Sand Cave – 1925 incident[edit]

Collins' initial venture and entrapment[edit]

Sand Cave at Mammoth Cave National Park

Collins hoped to find either another entrance to the Mammoth Cave or an unknown cave along the road to Mammoth Cave in order to draw more visitors and reap greater profits. He made an agreement with three farmers who owned land closer to the main highway. If he found a cave, they would form a business partnership and share in the responsibilities of operating the ensuing tourist attraction. Working alone, Collins explored and expanded a hole within three weeks that would later be called "Sand Cave" by the news media. Collins managed to squeeze through several narrow passageways, one of which was reported as being no larger than 9" tall, and claimed he had discovered a large grotto chamber, though its existence was never verified. He worked on creating a more practical entrance to the grotto for several hours a day and weeks on end in order to make it more accessible to tourists. On January 30, 1925, after several hours of work, his gas lamp began to dim. He attempted to leave the passage quickly, before losing all light to the chamber, but became trapped in a small passage on his way out. Collins accidentally knocked over his lamp, putting out the light, leading to misplacement of his foot on what seemed to be a stable wall of the cave. The passage shifted, and he was caught by a 26.5-pound (12.0 kg) rock that fell from the cave ceiling, pinning his left leg; additionally, torrents of loose gravel fell and completely buried his body. He was trapped 150 feet (46 m) from the entrance.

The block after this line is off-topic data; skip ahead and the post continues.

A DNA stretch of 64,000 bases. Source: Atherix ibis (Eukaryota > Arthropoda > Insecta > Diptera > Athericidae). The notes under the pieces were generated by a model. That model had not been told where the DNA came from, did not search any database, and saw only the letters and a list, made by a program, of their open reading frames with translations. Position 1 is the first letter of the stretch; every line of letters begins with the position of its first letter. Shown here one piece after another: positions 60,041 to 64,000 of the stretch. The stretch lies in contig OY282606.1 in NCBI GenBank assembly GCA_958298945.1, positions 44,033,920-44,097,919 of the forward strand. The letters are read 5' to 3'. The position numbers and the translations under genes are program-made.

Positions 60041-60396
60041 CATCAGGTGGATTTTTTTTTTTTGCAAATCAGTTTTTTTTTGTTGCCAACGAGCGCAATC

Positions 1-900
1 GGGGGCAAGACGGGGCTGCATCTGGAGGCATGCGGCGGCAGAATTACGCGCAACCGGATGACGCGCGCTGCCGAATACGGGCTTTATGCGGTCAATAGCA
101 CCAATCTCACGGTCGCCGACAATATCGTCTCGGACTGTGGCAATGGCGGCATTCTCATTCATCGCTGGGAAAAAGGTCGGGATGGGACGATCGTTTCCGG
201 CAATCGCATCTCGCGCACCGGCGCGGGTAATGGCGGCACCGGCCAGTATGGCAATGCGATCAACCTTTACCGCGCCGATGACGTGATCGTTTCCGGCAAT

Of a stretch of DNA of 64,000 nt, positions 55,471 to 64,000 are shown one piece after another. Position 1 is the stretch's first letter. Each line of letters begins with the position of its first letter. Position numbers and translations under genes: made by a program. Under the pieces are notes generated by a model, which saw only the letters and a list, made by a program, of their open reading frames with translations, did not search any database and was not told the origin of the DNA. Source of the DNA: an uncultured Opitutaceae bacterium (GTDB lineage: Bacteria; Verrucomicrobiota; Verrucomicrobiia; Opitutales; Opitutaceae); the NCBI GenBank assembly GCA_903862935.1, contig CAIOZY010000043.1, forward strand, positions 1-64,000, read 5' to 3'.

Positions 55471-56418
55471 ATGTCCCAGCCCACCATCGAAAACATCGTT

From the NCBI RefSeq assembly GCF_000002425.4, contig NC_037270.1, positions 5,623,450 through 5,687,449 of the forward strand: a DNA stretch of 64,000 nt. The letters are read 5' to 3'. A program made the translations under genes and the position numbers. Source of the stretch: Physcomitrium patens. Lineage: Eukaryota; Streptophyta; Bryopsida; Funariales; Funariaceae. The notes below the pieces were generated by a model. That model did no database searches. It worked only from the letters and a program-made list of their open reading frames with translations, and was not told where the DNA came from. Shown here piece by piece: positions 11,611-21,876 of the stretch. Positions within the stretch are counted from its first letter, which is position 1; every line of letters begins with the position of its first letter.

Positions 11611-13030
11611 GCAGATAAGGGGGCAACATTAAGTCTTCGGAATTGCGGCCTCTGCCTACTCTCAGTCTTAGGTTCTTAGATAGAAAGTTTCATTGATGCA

Discovery and rescue efforts[edit]

Attempted rescue at Sand Cave